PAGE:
Working in groups allows you to identify gaps in your knowledge, increase your motivation and improve your learning performance. In this blog entry, the Center for Teaching and Learning (CTL) has compiled six tips on how to make the most of working in study groups.
Tip 1: Find a study group.
Working in a study group has the advantage that you can choose your own study partners (unlike in many group assignments in university courses). There are different options for finding motivated study partners:
- For example, you can use the features of the corresponding Moodle course. Many Moodle courses offer a discussion forum for students. You can post that you are looking for study partners or an open study group in this forum.
- Some degree programmes also have their own online forums, which are offered by the students’ representatives. You can find the student’s representatives of different degree programmes here. If your degree programme offers its own online forum, you can usually find information about it on the website of your students’ representatives.
- If your degree programme offers no such forum or if you are not looking for a (study) group for a specific course, you could also use social media platforms to find study partners. You can find groups dedicated to (almost) all degree programmes on social media.
Make sure from the beginning that the potential group members share similar goals and expectations. Members of the study group having different expectations about working together might cause problems later on.
When looking for study partners, consider that the ideal size of a study group is 4-5 people. There is a higher potential for conflict if the group is too large, and it could also slow down your study progress.
Tip 2: Schedule fixed appointments.
We recommend scheduling fixed appointments immediately before or during your first meeting and noting them in your planner. You and all other groups members should treat these appointments like any other (professional) obligation: All group members take them seriously and show up on time. Missing appointments can sour the mood and reduce motivation for the entire group. In general, structuring the group meetings can also be beneficial.
Tip 3: Look through the study material in advance.
Every member of the study group should independently look through and familiarise themselves with the study materials for an exam first. This provides a solid basis for successful group work and enables productive teamwork from which all members of the group can benefit.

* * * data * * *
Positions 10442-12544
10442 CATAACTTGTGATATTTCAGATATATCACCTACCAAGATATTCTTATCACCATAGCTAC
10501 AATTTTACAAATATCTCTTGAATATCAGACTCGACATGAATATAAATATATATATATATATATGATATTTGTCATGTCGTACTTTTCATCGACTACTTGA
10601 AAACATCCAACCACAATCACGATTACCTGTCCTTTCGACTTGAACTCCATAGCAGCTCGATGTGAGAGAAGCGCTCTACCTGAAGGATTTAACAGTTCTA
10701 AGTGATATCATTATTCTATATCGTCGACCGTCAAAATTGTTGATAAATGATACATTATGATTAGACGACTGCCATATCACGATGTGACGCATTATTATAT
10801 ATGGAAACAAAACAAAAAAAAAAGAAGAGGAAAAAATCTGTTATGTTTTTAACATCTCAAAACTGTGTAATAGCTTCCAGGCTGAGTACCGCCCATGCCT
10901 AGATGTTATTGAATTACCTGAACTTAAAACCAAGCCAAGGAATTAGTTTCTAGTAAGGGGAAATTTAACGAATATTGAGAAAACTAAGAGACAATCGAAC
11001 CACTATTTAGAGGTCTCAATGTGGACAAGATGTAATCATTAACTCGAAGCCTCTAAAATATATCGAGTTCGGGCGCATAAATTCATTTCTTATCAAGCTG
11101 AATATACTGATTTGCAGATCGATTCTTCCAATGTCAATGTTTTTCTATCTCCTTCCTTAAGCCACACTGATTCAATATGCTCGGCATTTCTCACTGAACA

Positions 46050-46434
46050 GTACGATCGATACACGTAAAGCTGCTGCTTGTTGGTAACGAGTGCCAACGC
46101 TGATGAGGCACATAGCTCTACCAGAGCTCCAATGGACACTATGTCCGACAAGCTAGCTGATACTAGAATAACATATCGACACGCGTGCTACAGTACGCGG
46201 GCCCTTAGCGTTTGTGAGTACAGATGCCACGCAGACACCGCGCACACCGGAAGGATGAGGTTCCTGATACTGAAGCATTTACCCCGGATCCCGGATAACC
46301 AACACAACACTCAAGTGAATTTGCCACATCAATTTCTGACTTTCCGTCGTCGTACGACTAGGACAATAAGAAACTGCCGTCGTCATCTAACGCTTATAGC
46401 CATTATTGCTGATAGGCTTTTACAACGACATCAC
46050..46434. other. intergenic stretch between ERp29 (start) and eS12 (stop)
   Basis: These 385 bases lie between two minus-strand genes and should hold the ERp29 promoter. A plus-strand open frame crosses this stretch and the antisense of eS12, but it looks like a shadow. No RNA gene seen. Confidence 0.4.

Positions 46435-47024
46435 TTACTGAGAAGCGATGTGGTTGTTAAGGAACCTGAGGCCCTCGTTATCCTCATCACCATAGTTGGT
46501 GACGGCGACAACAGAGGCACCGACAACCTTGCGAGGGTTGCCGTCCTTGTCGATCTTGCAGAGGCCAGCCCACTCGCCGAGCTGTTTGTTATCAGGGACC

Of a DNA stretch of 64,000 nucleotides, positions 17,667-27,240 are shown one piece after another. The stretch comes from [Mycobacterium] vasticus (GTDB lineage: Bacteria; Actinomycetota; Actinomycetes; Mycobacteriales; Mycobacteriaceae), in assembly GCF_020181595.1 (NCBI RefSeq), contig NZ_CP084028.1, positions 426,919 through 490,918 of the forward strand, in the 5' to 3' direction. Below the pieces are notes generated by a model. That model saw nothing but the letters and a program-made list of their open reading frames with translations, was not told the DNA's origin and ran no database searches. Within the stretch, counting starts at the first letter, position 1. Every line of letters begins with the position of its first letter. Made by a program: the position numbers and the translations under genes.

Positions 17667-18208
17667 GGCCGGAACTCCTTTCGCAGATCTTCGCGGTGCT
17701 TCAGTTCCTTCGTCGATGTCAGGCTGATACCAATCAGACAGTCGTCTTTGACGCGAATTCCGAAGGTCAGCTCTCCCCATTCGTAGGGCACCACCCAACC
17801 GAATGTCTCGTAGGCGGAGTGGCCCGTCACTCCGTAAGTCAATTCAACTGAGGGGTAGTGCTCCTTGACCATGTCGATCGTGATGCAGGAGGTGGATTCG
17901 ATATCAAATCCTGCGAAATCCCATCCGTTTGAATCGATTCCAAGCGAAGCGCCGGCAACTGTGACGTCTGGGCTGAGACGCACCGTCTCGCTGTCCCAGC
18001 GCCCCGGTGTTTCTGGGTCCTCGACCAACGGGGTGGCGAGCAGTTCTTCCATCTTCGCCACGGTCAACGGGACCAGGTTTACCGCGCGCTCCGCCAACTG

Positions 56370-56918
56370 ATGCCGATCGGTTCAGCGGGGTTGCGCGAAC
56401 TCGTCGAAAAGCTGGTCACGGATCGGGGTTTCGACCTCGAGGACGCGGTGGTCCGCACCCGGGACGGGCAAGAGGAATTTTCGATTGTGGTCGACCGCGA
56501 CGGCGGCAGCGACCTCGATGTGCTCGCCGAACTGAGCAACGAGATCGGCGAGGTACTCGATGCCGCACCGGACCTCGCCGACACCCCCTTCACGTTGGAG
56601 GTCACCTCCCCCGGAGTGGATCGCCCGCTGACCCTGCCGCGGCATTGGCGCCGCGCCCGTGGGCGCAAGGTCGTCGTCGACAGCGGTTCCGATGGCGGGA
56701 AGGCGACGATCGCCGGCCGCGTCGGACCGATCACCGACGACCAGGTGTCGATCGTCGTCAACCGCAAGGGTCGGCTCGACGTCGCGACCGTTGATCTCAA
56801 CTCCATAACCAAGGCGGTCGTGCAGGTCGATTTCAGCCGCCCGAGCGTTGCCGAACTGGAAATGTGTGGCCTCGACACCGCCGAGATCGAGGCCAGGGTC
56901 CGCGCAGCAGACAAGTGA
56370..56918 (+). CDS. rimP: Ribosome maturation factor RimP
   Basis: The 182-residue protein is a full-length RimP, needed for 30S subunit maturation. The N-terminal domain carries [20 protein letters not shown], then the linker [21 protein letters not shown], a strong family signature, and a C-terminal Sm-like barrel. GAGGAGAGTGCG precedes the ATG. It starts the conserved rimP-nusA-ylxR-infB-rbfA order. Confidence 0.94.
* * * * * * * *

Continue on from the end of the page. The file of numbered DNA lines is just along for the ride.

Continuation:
Tip 4: Use the individual strengths of all group members.
When working on more time-intensive tasks or when dealing with materials covering larger subject areas, it makes sense to assign individual tasks/contents to different members of the group. When doing so, take the strengths of the individual group members into account. For example, some people find it easy to summarise complex contents in writing. Others are experts at creating awesome mind maps or mock exams. You should also consider the personal interests of the individual group members to increase motivation. Not everybody is interested in every task or subject area to the same extent. If you are interested in a topic or subject area, it is much easier to work through it.
Tip 5: Everyone’s opinion counts.
The results from the individual tasks as well as all open questions should be discussed together within the group. It is essential that every group member feels like their opinion is valued and that everyone’s opinion counts. Every person can offer a different perspective on a subject. After all, everybody has to be content with the “final product” (i.e. the exam result) in the end. This can only be the case if everybody has contributed.
Tip 6: Give and receive feedback.
Learning is not possible without feedback, as communication forms the basis for acquiring knowledge. Therefore, feedback is an essential component of successfully working in study groups. For this reason, we recommend scheduling regular feedback sessions. It is crucial that you express feedback in a factual, respectful, honest, specific and interested manner. Bear in mind that you are offering criticism about a text, a task or a statement, not about a person. In addition, make sure to also provide positive feedback in addition to criticism. If you feel that the criticism you received is not justified, ask the person providing the feedback to explain it further. This could also result in a productive group discussion.